Though well beyond third grade, Moricz nevertheless was also banned from speaking up about the law, gender or sexuality. The 18-year-old tweeted, “I am the first openly-gay Class President in my school’s history–this censorship seems to show that they want me to be the last.”

However, during his speech, Moricz still delivered a powerful message about identity. Even if he did have to use a clever metaphor to do it.

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Photo by Heather Mount on Unsplash

Actions speak far louder than words.

It never fails. After a tragic mass shooting, social media is filled with posts offering thoughts and prayers. Politicians give long-winded speeches on the chamber floor or at press conferences asking Americans to do the thing they’ve been repeatedly trained to do after tragedy: offer heartfelt thoughts and prayers. When no real solution or plan of action is put forth to stop these senseless incidents from occurring so frequently in a country that considers itself a world leader, one has to wonder when we will be honest with ourselves about that very intangible automatic phrase.

Comedian Anthony Jeselnik brilliantly summed up what "thoughts and prayers" truly mean. In a 1.5-minute clip, Jeselnik talks about victims' priorities being that of survival and not wondering if they’re trending at that moment. The crowd laughs as he mimics the actions of well-meaning social media users offering thoughts and prayers after another mass shooting. He goes on to explain how the act of performatively offering thoughts and prayers to victims and their families really pulls the focus onto the author of the social media post and away from the event. In the short clip he expertly expresses how being performative on social media doesn’t typically equate to action that will help victims or enact long-term change.

Of course, this isn’t to say that thoughts and prayers aren’t welcomed or shouldn’t be shared. According to Rabbi Jack Moline "prayer without action is just noise." In a world where mass shootings are so common that a video clip from 2015 is still relevant, it's clear that more than thoughts and prayers are needed. It's important to examine what you’re doing outside of offering thoughts and prayers on social media. In another several years, hopefully this video clip won’t be as relevant, but at this rate it’s hard to see it any differently.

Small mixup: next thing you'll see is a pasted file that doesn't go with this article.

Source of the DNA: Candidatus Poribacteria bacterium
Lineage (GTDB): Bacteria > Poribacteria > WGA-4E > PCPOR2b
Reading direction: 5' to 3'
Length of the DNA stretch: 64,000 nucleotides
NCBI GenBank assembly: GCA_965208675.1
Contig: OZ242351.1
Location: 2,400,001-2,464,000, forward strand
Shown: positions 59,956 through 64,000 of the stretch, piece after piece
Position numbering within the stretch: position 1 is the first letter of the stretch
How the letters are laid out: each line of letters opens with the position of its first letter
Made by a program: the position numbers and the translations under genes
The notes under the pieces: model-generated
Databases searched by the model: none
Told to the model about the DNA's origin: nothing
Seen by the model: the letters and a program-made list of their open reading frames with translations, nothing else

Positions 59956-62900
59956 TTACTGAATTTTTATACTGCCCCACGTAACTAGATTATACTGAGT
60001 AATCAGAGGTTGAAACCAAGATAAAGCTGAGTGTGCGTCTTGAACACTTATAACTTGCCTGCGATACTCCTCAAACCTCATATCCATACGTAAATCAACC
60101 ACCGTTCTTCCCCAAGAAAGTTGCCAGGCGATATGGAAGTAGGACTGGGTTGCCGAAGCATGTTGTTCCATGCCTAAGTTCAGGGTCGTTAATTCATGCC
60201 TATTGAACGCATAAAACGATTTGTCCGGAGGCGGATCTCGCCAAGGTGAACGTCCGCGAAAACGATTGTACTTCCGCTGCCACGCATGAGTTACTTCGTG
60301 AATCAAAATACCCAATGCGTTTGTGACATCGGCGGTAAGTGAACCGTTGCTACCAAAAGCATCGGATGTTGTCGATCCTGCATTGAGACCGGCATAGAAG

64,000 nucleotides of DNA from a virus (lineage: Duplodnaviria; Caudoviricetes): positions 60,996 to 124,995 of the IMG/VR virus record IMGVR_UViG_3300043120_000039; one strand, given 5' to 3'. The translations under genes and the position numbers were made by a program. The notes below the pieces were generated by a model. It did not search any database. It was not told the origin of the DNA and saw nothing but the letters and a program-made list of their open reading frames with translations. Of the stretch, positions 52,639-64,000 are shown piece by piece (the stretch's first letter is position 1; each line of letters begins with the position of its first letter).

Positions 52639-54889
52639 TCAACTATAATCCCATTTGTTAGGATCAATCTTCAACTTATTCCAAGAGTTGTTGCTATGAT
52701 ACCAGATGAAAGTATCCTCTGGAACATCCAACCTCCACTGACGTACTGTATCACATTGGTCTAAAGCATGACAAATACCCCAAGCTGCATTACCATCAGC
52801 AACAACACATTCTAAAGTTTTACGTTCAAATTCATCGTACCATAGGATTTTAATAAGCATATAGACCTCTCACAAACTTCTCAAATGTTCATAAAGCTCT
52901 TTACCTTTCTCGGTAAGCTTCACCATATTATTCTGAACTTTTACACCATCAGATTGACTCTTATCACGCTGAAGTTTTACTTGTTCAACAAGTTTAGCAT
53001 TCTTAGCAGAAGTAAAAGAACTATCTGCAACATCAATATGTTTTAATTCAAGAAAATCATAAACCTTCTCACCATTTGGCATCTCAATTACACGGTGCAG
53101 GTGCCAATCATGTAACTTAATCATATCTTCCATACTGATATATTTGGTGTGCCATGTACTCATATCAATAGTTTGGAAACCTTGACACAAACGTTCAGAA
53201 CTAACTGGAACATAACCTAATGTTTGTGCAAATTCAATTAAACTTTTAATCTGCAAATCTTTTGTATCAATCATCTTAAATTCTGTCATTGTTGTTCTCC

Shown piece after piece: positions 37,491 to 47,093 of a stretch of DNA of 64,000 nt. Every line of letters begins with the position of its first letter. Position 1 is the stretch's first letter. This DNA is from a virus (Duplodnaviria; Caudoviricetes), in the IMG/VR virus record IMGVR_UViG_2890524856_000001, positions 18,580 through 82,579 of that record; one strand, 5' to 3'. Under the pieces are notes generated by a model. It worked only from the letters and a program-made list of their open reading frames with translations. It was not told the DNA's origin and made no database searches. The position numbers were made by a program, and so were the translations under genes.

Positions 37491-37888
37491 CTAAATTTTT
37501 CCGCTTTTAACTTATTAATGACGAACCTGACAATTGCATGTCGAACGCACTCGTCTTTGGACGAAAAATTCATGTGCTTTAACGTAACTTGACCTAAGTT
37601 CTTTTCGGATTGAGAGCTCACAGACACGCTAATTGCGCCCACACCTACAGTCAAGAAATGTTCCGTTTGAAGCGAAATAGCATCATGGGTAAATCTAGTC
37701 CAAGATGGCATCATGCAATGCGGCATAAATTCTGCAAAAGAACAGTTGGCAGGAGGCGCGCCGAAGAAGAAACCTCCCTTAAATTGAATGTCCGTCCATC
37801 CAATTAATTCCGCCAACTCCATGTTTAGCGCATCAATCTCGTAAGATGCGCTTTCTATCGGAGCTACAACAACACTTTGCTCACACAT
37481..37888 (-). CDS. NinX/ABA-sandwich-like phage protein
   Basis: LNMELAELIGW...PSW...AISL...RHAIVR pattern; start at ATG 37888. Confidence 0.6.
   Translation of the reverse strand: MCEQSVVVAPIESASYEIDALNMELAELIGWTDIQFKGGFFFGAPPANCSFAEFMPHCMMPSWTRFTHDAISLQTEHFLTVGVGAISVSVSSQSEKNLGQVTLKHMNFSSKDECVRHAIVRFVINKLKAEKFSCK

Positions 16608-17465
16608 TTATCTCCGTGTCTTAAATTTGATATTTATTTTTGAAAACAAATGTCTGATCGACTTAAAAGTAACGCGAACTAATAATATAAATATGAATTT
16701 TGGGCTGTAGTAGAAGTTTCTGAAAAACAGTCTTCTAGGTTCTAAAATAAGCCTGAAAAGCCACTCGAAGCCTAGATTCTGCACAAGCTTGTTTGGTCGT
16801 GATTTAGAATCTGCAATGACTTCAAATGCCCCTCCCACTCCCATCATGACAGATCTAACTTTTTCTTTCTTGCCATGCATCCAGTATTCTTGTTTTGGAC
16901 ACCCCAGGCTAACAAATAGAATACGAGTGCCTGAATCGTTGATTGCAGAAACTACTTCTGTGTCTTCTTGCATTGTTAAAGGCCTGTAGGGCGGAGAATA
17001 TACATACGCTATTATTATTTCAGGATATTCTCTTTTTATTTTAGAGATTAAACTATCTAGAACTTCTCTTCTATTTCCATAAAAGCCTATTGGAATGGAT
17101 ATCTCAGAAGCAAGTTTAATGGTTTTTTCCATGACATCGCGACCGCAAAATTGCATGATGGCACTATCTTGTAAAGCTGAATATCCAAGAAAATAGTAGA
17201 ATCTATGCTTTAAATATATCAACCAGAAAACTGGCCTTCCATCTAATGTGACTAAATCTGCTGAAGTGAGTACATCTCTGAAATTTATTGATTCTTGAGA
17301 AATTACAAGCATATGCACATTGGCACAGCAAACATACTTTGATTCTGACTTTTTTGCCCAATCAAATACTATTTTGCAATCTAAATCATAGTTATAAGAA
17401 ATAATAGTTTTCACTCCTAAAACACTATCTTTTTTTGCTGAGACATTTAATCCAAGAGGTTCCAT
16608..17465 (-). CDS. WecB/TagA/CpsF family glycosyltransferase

Joy

50-years ago they trade a grilled cheese for a painting. Now it's worth a small fortune.

Irene and Tony Demas regularly traded food at their restaurant in exchange for crafts. It paid off big time.

Photo by Gio Bartlett on Unsplash

Painting traded for grilled cheese worth thousands.

The grilled cheese at Irene and Tony Demas’ restaurant was truly something special. The combination of freshly baked artisan bread and 5-year-old cheddar was enough to make anyone’s mouth water, but no one was nearly as devoted to the item as the restaurant’s regular, John Kinnear.

Kinnear loved the London, Ontario restaurant's grilled cheese so much that he ordered it every single day, though he wouldn’t always pay for it in cash. The Demases were well known for bartering their food in exchange for odds and ends from local craftspeople and merchants.

“Everyone supported everyone back then,” Irene told the Guardian, saying that the couple would often trade free soup and a sandwich for fresh flowers. Two different kinds of nourishment, you might say.

And so, in the 1970s the Demases made a deal with Kinnear that he could pay them for his grilled cheese sandwiches with artwork. Being a painter himself and part of an art community, Kinnear would never run out of that currency.

Little did Kinnear—or anyone—know, eventually he would give the Demases a painting worth an entire lifetime's supply of grilled cheeses. And then some.